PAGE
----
And just when the free-agent frenzy starts to fizzle, we bring you Brian Burke and Kevin Lowe, Part Deux.
Those lovable Western Conference rival general managers have renewed their war of words, and it’s getting hard to tell who is being serious and who is pulling our chains.
Hey, no complaints here. There’s plenty of trash talk on the ice, it just rarely finds its way into print. So to have a pair of respected NHL executives popping off makes for great fodder. It brings the league attention in a different light, and that’s OK, too.
The spat is traced to last summer when Lowe tendered an offer sheet to then-Ducks restricted free-agent Dustin Penner, a blossoming power forward who capped a 25-goal rookie season with eight points during Anaheim’s run to its first Stanley Cup.
Approaching vulnerable teams with this tactic had been taboo for a number of years – though it’s another avenue GM’s can use to try to strengthen their teams. And when Lowe’s attempts to lure Buffalo’s Tomas Vanek with a similar tactic failed once the Sabres matched a $50-million offer sheet, the Oilers’ GM turned his attention to Burke’s tight-salaried Ducks.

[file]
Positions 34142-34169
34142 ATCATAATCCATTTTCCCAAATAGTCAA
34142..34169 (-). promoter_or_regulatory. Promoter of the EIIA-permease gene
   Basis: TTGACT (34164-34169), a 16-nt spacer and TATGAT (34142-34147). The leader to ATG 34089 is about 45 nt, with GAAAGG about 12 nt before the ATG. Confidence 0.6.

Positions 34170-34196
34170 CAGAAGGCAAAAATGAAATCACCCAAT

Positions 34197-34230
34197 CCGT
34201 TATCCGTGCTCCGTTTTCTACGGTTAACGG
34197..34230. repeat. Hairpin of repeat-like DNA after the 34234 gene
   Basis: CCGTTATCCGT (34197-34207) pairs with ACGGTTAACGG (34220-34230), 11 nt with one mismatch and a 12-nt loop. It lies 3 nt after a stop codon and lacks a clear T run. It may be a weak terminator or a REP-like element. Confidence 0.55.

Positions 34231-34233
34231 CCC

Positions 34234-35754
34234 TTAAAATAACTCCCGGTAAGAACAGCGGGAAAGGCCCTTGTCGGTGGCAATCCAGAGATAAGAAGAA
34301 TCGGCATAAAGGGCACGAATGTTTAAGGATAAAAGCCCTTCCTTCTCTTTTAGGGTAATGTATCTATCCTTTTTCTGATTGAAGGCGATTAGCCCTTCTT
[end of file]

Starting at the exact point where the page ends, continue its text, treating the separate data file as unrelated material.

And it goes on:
The loudest criticism for Lowe’s successful five-year, $21.25-million offer to Penner came from Burke, who was basically handcuffed by the salary cap and the number of other significant, core Ducks he needed to keep. As he later explained, Burke didn’t have as much of a problem with attempting to steal the restricted free agent as much as how large the offer was to Penner.
And Burke, who allowed the seven days to retain Penner at the offer-sheet value to pass, was upset that he was initially notified of Lowe’s move via fax from Penner’s agent, instead of with a call from the rival GM himself. For that Burke referred to Lowe as “gutless.”
Fast forward to Tuesday, when on the opening of the free-agent period the only move made by the Ducks on Day 1 was to announce a contract extension for young restricted free-agent forward Corey Perry, a five-year deal worth $26.63 million.
Burke took the opportunity to stoke the flickering embers of his feud, tracing the salary climate of inflation for a player’s second contract to Lowe’s snatch of Penner.
“You go right now from entry-level to what used to be the third contract, thanks to two offer sheets from Kevin Lowe,” Burke said during a conference call, comments that were printed in the Los Angeles Times.